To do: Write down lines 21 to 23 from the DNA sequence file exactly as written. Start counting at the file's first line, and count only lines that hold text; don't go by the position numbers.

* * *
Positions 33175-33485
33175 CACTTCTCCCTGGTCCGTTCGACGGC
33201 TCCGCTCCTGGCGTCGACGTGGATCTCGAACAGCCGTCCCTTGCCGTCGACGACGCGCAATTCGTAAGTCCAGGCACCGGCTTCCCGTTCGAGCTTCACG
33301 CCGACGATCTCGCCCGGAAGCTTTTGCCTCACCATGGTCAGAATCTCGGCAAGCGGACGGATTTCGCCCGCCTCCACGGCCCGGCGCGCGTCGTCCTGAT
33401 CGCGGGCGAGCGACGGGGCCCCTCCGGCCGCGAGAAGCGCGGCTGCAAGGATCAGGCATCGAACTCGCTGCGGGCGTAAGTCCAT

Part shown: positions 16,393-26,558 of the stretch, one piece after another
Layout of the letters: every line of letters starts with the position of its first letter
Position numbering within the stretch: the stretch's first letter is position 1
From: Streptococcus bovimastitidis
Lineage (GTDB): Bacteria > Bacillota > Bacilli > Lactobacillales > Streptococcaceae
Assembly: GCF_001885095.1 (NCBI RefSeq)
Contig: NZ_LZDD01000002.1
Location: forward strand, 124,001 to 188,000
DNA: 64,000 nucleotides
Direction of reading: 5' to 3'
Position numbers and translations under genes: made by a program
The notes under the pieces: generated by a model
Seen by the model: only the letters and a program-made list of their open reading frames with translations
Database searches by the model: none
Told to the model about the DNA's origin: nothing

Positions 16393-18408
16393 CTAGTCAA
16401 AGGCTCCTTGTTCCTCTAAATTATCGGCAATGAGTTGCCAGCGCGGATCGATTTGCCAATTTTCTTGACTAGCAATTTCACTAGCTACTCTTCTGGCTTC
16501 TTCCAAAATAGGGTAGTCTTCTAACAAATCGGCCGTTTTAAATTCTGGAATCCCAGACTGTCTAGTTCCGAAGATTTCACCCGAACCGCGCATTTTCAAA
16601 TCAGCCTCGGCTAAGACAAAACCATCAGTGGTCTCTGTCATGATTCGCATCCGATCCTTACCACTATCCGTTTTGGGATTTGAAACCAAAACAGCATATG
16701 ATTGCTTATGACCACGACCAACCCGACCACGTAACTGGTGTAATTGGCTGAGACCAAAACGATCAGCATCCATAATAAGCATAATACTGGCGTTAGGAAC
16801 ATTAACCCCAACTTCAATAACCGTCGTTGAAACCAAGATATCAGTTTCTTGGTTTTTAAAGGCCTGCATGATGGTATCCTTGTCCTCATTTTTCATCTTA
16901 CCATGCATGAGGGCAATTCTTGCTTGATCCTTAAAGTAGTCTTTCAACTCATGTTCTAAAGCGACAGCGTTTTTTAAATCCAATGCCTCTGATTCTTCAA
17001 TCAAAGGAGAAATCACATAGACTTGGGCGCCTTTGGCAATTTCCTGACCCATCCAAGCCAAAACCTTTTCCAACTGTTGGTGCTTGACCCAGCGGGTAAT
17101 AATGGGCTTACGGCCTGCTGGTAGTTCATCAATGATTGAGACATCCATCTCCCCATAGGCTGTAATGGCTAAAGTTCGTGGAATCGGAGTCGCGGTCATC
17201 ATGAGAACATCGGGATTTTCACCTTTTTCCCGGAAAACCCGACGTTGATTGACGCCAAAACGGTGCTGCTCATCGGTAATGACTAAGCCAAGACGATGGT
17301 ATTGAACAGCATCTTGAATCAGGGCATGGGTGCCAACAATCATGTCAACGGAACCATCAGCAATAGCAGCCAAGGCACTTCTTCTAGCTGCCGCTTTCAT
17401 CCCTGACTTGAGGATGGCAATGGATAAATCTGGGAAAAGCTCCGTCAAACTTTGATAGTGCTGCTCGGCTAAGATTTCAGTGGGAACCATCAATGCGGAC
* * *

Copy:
Positions 16393-18408
16393 CTAGTCAA
16401 AGGCTCCTTGTTCCTCTAAATTATCGGCAATGAGTTGCCAGCGCGGATCGATTTGCCAATTTTCTTGACTAGCAATTTCACTAGCTACTCTTCTGGCTTC